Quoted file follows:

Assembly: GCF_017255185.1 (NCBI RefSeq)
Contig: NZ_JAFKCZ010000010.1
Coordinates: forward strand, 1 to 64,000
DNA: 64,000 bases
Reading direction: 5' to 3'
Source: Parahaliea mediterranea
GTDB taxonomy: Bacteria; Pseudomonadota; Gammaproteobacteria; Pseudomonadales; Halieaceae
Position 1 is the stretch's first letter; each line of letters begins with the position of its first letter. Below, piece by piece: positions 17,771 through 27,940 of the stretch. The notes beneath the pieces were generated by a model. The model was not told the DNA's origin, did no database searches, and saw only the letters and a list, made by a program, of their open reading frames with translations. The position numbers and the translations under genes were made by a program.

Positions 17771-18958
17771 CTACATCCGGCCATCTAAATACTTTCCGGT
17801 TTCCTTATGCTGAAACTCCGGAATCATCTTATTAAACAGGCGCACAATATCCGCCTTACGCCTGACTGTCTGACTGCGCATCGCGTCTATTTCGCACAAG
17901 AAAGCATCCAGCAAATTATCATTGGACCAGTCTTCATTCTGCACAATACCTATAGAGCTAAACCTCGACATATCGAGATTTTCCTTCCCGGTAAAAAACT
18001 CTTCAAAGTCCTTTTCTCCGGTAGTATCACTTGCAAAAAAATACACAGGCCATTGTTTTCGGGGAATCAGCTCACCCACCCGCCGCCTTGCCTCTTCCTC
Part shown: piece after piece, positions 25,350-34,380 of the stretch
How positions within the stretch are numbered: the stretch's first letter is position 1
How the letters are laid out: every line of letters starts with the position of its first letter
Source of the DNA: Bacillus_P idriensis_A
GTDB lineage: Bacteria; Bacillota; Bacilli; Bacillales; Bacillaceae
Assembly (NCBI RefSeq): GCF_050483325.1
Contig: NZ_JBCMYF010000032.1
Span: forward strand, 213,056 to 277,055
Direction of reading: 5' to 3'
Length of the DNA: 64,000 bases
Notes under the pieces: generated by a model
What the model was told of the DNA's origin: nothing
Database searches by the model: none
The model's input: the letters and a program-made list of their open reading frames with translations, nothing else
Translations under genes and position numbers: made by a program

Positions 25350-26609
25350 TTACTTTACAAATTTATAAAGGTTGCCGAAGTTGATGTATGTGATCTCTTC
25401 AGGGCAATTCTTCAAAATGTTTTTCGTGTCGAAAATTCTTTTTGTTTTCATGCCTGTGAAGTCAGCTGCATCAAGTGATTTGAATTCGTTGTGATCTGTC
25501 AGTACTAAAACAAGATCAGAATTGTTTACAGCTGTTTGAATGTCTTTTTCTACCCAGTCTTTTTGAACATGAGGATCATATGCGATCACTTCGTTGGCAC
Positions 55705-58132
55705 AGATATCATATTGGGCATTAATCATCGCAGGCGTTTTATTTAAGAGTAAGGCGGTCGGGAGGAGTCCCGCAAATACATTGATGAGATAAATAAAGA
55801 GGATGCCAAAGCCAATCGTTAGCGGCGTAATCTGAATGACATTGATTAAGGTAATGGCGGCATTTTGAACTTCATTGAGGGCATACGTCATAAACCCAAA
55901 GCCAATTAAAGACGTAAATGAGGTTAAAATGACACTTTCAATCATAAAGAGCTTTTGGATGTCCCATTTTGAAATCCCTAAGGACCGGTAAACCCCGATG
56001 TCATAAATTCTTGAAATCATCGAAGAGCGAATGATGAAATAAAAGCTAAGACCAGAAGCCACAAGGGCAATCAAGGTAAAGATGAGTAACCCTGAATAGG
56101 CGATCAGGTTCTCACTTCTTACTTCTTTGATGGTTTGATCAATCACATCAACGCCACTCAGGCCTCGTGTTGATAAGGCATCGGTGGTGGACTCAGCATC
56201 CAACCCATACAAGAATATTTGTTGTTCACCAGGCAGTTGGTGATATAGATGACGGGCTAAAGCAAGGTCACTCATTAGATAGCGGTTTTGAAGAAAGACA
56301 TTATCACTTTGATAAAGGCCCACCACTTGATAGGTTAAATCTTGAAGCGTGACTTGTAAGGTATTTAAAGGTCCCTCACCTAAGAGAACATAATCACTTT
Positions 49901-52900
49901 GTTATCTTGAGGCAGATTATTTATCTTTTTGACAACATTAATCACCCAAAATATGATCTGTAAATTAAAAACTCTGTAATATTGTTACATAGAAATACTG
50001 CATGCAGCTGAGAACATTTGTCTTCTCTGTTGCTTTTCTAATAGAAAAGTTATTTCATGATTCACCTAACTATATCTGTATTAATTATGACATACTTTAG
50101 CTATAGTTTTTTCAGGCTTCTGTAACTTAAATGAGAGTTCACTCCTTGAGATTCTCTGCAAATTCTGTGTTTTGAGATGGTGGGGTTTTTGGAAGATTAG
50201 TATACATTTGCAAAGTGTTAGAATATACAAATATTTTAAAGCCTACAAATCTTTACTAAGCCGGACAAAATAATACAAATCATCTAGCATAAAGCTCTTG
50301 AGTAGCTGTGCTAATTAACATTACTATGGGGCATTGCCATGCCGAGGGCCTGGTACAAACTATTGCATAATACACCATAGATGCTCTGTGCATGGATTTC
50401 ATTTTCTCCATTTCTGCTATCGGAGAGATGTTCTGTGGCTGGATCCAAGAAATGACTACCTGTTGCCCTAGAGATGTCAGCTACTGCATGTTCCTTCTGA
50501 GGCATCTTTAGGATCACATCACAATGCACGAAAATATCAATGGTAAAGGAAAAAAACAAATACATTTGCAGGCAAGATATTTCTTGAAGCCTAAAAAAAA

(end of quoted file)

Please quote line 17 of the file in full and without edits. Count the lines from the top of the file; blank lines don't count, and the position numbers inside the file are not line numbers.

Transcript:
Source of the DNA: Bacillus_P idriensis_A